Yes, Chubby Chandler is Darren Clarke's agent and probably not too thrilled his client was left off the Ryder Cup team. But this shredding of Captain Nick Faldo appears on LeeWestwood.com... Lets the inevitable drama begin!
I have been asked innumerable times for my thoughts on Nick Faldo’s captaincy and they have not changed after the event from what they were before. To me, he was mediocre and failed to understand the duties of a captain. He didn’t put the work in before, didn’t do anything to bring the team together and didn’t consult his senior players. He also showed a complete lack of man-management skills.
With Lee Westwood two up after nine holes of Friday afternoon’s fourballs, who on earth thought it would be a good idea to tell him that he was going to be left out of the following morning foursomes. Unbelievable.
I’m sure Lee was completely deflated particularly since he was told during his 27th consecutive match. I’m sure it also affected his concentration while hitting his confidence levels for the next two days. A captain really has to understand what makes players tick, but unfortunately Nick Faldo did not see this as a pre-requisite for the job. He didn’t do anything in the build up to discover how his best players perform and under what circumstances they perform best. Unfortunately the Ryder Cup turned out to be all about Nick Faldo.
Paul McGinley chimes in on Faldo, as does Mark Reason, author of the piece:
McGinley has no beef with Faldo, but he believes that Europe has to return to the formula that was so successful for the three winning captains under whom he played. McGinley says: "That 10-year window in history was our most successful period ever and the template for that success was pushed aside. By Nick doing it his own way, a lot of players probably didn't realise what was going on. There's an art to doing the solid, consistent, obvious things.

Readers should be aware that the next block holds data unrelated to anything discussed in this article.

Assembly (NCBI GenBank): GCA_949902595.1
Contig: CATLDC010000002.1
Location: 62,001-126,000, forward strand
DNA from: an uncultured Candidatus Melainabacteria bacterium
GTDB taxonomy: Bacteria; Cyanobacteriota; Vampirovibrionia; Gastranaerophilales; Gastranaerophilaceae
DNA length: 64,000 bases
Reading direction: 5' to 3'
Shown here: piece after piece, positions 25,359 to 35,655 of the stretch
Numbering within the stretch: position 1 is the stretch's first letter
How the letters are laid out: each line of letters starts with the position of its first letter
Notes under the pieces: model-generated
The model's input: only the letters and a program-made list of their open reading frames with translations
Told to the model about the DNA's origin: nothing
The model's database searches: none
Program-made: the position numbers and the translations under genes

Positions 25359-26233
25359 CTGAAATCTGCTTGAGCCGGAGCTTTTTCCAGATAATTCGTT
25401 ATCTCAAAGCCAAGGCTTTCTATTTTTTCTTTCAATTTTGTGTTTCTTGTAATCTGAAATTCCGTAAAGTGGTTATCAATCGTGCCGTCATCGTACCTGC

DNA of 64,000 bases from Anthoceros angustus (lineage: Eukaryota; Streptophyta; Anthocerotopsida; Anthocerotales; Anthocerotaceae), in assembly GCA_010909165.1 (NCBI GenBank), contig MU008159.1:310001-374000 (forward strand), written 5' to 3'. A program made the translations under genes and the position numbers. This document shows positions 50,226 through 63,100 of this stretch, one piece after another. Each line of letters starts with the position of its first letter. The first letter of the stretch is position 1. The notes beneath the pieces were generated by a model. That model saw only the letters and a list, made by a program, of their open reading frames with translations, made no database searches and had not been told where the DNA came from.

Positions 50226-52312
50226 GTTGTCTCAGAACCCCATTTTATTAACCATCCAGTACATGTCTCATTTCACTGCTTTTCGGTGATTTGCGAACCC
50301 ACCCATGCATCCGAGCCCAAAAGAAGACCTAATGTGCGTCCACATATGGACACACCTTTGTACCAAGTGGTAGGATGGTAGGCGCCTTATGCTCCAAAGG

"Azinger was very clever. He looked at our template and he played it. He played similar pairings throughout. Stewart Cink and Chad Campbell were awful on the first day and he still paired them on the second day. He trusted them. "Azinger said 'I have confidence in you', and when people have confidence like that, they tend to perform. You have to ask the question why our top players didn't perform.''
And here's Reason's take:
Never mind all the tactical bloopers, just take the criticism over the dearth of assistant captains. You may think that is a trivial point. But at least two players to my knowledge remarked on the absence of European assistants during the singles.
When Oliver Wilson was taking on a rampant Boo Weekley, there was mean Ray Floyd, with his tight mouth and shaded eyes, looking on from the red buggy beside the seventh green. On the blue buggy was DJ Spoony.